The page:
Interpreting coagulation assays

David Green*

*Corresponding author for this work

Research output: Contribution to journalReview articlepeer-review

17 Scopus citations


The interpretation of coagulation assays requires knowledge of the principal clotting pathways. The activated partial thromboplastin time is sensitive to all hemostatic factors except FVII, whereas the prothrombin time reflects levels of prothrombin and FV, FVII, and FX. Using the two tests in concert is helpful in identifying hemophilia, the coagulopathy of liver disease, and disseminated intravascular coagulation. In addition, the activated partial thromboplastin time and prothrombin time are used for monitoring anticoagulant therapy with heparin and warfarin, respectively. Measurement of D-dimer is informative in patients suspected of having thrombotic disorders and determining the risk of thrombosis recurrence. Mixing tests distinguish clotting factor deficiencies from circulating anticoagulants such as heparin, the lupus anticoagulant, and antibodies directed against specific clotting factors. The modified Bethesda assay detects and provides an indication of the strength of FVIII inhibitors. However, interpreting the results of coagulation assays is not always straightforward, and expert consultation is occasionally required to resolve difficult clinical situations.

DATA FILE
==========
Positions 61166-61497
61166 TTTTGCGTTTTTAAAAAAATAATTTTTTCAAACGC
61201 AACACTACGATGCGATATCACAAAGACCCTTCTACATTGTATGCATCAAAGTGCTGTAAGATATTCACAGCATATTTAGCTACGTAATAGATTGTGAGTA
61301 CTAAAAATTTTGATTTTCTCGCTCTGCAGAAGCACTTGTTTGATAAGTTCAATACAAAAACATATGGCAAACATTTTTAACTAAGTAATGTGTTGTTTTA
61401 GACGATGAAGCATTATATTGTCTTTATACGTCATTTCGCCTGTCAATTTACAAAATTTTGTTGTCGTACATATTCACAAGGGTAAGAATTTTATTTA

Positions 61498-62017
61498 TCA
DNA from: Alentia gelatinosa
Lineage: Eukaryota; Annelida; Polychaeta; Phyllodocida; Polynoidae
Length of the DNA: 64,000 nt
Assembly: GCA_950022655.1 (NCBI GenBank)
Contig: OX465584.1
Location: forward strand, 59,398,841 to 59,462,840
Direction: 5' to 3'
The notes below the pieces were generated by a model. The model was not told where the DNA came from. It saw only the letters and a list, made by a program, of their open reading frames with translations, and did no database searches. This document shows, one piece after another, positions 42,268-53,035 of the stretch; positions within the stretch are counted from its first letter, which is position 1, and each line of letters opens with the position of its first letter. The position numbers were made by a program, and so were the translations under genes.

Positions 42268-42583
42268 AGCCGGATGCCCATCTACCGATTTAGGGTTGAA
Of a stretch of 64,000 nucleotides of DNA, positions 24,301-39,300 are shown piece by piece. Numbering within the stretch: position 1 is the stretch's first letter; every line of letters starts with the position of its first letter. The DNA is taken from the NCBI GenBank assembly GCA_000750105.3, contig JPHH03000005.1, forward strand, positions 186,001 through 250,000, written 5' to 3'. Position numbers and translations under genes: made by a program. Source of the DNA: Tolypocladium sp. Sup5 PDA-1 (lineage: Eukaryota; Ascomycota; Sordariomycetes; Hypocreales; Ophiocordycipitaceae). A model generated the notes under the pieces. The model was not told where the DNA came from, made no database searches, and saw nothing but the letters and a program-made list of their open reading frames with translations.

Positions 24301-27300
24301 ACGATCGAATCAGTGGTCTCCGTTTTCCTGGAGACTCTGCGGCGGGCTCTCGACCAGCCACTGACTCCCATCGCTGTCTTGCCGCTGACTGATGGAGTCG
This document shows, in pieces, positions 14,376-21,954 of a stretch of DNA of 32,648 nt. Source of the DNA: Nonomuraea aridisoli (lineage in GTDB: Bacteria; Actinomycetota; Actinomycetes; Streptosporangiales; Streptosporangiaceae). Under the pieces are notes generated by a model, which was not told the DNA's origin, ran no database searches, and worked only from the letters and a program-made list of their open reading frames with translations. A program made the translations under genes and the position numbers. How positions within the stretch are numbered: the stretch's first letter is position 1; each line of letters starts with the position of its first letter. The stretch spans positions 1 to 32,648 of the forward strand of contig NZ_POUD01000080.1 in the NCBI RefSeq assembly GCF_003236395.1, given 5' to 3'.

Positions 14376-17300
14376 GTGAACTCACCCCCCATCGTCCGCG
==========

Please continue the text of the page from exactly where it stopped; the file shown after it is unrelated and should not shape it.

Original languageEnglish (US)
Pages (from-to)S3-S6
JournalBlood Coagulation and Fibrinolysis
Issue numberSUPPL. 1
StatePublished - Sep 2010


  • Bethesda assay
  • coagulation factors
  • fibrinogen
  • partial thromboplastin time
  • prothrombin time

ASJC Scopus subject areas

  • Hematology


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